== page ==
Can Feminists Be Feminine? What Feminism Means to Me

Can Feminists Be Feminine? What Feminism Means to Me | Positively Smitten

Can Feminists Be Feminine? What Feminism Means to Me | Positively Smitten

“Who run the world? Girls,” Beyonce once said. And when Beyonce speaks, you listen.

I guess I’ve always kind of been a feminist, but I didn’t always have a word for it. I credit much of it to the strong women in my life — my grandma, my mom, my aunts — who have always told me I was capable of anything a man could do. And I could do it better, and do it while wearing a dress.

I am not quite sure when I fell into the word, probably somewhere between my senior year of high school and my first year at college, but my first Women’s Studies class cemented my beliefs, and encouraged me to get a degree in Women’s Studies, because finally I had a word for the fire inside of me.

It stuck. I was a feminist. Soon I was attending feminist gatherings at school and bonding with other women over the word and becoming a staunch supporter of Planned Parenthood. I know the word isn’t for everyone — many people take serious issue with the word feminist because it’s so intricately tied with putting the agenda of white feminists ahead of everyone else with the belief that the rights of people of color, LGBT, poor women, etc. would come “eventually.” (That scene from “Iron-Jawed Angels,” where Ida B. Wells wants to march with Alice Paul, Lucy Burns, and the other white feminists, but is told she must march at the back, is a pretty good indicator of how that worked.)

But the label works for me. I like how it feels and the way it rolls off my tongue and how it makes me feel strong. Yet I think there are so many misconceptions about the word, and the label, and the movement — especially this generation’s take on it — so here’s a super-abridged, feminism 101 version (since I could go on all day) of what being a feminist means to me.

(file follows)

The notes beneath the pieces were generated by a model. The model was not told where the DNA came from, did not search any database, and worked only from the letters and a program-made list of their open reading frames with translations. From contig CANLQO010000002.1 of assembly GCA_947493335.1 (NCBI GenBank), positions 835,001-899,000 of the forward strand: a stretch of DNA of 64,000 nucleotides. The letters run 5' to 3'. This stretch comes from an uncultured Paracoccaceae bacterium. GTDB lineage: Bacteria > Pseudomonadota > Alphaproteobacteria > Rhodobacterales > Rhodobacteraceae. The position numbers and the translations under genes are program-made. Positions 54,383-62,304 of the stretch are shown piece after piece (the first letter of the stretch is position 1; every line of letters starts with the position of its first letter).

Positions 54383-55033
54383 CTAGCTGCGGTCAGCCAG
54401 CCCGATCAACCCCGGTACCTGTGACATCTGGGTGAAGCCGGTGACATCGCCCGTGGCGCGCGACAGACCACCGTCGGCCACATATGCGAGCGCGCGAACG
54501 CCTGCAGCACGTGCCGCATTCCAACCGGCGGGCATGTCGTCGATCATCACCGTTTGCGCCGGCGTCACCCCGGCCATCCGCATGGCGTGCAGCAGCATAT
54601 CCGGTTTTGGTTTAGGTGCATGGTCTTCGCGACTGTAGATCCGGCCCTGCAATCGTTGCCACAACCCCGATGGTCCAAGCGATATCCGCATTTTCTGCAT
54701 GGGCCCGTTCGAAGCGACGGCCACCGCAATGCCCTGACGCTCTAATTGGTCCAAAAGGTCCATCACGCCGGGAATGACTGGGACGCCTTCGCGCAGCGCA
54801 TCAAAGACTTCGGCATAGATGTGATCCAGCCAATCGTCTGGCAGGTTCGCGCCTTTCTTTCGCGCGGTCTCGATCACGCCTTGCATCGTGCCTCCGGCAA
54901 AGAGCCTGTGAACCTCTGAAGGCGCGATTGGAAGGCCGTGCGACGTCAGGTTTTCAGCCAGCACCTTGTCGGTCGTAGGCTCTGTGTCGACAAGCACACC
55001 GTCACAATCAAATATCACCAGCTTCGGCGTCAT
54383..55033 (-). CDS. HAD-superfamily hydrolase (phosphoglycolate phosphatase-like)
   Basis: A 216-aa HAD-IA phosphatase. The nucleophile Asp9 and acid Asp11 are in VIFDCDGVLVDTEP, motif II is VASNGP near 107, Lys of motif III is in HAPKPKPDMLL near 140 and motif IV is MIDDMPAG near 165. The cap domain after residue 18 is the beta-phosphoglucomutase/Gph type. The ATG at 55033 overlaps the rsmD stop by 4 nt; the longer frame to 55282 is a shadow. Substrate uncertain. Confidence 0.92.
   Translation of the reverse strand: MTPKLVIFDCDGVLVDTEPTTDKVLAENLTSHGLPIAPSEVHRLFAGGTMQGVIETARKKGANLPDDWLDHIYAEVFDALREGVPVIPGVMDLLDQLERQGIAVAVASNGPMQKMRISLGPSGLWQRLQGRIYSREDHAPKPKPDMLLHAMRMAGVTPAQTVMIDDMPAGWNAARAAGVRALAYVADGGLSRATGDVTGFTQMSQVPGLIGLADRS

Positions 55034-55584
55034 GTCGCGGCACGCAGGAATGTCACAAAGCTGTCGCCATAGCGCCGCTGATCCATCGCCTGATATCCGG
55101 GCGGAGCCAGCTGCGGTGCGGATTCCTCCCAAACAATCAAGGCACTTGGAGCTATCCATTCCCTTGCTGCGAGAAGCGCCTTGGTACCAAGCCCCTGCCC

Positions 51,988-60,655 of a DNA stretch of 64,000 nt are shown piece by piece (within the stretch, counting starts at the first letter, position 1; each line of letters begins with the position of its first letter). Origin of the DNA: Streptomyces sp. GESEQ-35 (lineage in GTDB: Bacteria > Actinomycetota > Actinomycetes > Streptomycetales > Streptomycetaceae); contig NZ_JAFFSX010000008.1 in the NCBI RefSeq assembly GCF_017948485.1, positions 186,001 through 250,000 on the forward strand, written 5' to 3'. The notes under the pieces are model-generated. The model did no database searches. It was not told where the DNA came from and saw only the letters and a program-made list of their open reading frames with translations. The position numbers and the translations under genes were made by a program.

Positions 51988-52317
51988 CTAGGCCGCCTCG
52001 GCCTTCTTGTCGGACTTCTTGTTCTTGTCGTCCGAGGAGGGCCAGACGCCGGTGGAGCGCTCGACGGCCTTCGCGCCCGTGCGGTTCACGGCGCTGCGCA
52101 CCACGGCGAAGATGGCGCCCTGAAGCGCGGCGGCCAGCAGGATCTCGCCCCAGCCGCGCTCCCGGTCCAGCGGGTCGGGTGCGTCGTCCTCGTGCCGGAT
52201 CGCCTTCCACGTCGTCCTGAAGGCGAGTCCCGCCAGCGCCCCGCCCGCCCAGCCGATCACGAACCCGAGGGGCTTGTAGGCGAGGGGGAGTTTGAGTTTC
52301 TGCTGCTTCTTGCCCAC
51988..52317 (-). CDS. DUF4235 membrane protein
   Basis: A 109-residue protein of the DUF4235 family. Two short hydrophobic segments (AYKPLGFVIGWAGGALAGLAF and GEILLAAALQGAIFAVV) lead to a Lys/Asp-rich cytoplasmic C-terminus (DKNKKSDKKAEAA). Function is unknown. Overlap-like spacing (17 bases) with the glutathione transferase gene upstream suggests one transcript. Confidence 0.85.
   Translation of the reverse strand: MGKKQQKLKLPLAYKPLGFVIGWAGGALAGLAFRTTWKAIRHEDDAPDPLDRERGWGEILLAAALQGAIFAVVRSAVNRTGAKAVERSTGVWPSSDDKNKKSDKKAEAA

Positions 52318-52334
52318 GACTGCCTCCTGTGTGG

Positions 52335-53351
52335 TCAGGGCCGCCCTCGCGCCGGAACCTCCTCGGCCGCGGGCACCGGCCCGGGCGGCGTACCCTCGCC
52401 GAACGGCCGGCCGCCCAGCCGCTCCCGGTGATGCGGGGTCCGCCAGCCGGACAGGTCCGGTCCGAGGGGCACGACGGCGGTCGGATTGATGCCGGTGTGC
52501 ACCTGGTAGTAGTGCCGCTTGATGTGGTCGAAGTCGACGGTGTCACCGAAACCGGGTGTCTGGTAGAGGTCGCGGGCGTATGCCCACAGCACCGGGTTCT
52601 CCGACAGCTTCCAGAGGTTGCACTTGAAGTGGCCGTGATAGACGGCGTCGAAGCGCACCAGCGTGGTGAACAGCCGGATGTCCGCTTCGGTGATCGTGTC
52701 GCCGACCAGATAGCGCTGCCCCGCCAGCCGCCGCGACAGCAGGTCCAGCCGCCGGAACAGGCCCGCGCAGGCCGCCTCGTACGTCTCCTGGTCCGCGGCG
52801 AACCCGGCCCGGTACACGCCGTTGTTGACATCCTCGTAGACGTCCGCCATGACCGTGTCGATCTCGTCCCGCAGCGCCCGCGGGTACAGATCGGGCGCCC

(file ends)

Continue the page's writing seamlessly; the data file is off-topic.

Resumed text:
1. Feminism means seeking equality. For everyone. Not just for women, not just for able-bodied individuals, not just for heterosexuals, but for everyone. Straight, white, able-bodied, cis-gendered, middle to upper-class men have it best. To me, feminism is about trying to level the playing field for everyone who doesn’t meet that criteria.

2. Feminism means respect for every woman’s choice. That includes the right to choose what she does with her body, what she wears, who she sleeps with, who she doesn’t sleep with, whether to have a career or to be a stay-at-home mom. It includes her right to be traditionally “feminine” — wear dresses, do her makeup, curl her hair, learn to throw a tea party — and her right to reject “feminine” ideals. It includes her right to shave her legs, or not; to like the color pink, or not; to identify as a feminist, or not.

3. Feminism means eliminating patriarchy and rape culture. We need more women who become CEOs, who are encouraged to go into the sciences, who start their own companies, who aren’t bullied out of programs that are popular among men, who go into politics, who are told that they can do, and want, and achieve more. By that same token, women are not just their vaginas, or their bodies, or their sex lives. They’re not objects. They don’t belong to men. They don’t owe men anything. Rape culture tells women they need to watch what they wear and beware of what goes in their drinks and never walk alone at night rather than teaching young men not to rape. Rape culture is blaming a victim for her own assault through phrases like, “Well, she did have a tendency to sleep around.” These things need to end. Now.